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Art Licensing by artist Joan Beiriger: I'm happy to share art licensing info but please
give me credit and link to my blog when using it on your site. Thanks.

Tuesday, November 27, 2012

Art Licensing: Strategy on Creating Art for Products

Because licensing art is a commercial venture, art for products need to be popular with a large number of consumers.  If artists create art with themes they like but may not be popular with consumers, the likely hood in licensing the art is slim.  The problem is that they first created the art and then try to figure out what product it should go on. That is backwards thinking!

A better strategy is to first think about the product and then figure out what theme (image) sells best for that product before creating the art. All themes are not popular for all products. Flowers, birds and butterflies seem to be a fit for most products. But, elephants, grizzly bears, and other wildlife have a more limited appeal. And, snakes have almost no appeal with the exception of a few products in small niche markets.

You should choose one or two industries to first start licensing your art to. You need to study that industry and determine what art themes, colors, and art styles are being licensed. And then, create the appropriate art for the products. For instance, many artists start licensing their art to the greeting card industry. It is huge, has many manufacturers, and uses a large variety of art styles and themes so it is easier to get licensing deals than other industries. The number one category for cards is birthdays. Visit retail chain and gift stores and search manufacturer websites to see what images are used for birthdays. Read designer Kate Harper articles "Greeting Card Business: 101" for information on designing cards and check out the side bar on her blog for links to other useful greeting card articles.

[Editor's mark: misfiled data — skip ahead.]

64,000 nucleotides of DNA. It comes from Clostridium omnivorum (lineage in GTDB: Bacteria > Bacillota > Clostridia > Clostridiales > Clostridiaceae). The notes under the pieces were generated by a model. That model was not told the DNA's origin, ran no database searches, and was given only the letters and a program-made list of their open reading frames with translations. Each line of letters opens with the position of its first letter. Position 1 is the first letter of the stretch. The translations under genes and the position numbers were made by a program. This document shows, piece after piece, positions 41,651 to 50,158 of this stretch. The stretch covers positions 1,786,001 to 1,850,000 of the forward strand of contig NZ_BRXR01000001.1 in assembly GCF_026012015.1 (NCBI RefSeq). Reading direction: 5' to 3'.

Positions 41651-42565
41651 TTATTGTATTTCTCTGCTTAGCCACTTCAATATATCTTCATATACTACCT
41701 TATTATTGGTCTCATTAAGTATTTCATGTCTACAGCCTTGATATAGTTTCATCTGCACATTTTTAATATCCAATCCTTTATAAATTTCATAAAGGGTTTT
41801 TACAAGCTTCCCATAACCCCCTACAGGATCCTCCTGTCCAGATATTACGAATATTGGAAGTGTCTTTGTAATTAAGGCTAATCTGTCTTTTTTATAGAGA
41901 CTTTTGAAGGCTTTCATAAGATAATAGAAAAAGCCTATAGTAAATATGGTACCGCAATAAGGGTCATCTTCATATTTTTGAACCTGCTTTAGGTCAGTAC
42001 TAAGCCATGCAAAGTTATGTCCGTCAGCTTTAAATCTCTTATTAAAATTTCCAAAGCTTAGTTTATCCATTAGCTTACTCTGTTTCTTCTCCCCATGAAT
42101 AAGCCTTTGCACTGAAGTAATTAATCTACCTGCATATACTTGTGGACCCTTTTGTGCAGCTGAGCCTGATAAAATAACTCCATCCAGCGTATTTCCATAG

Note: What industry you choose depends on your art style and may not be for greeting cards. If you are a surface designer and create patterns, of course you should first choose the fabric industry.

Below is a list of articles about different industries that license art. The articles discuss what kind of art manufactures expect from artists and includes links to some websites.

• "Licensing Art to the Calendar Industry"
• "Licensing Art for Cloth Products"
• "Licensing Art for Coffee Mugs"
• "Licensing Art to the Greeting Card Industry"
• "Licensing Art to the Flag Industry"
• "Licensing Art to the Jigsaw Puzzle Industry"
• "Licensing Designs to the Melamine / Acrylic Tabletop Industry"
• "Licensing Designs to the Quilt & Craft Fabric Industries"
• "Licensing Art to the Paper Partyware Industry"
• "Licensing Art to Print Manufacturers"
• "Licensing Designs to the Scrapbooking Industry"

Your comments are welcome. Please click on the comments section (below) to write your comment.

Wednesday, November 7, 2012

Licensing Art to Print Manufacturers

The art print industry may be a big business but it is not necessarily a lucrative one for artists and can be full of pitfalls. Some manufacturers pre-sell art by doing presentations to retail chain stores. Other manufacturers show thousands of art in their catalogs or on their websites. Much of the art may never be printed because these manufacturers are usually print-on-demand companies. In other words, it is printed only when a retailer or consumer orders the art. Thus, the revenue from the art may be non-existent or very little. And of course, the art is tied-up and not available for licensing to other print manufacturers for several years.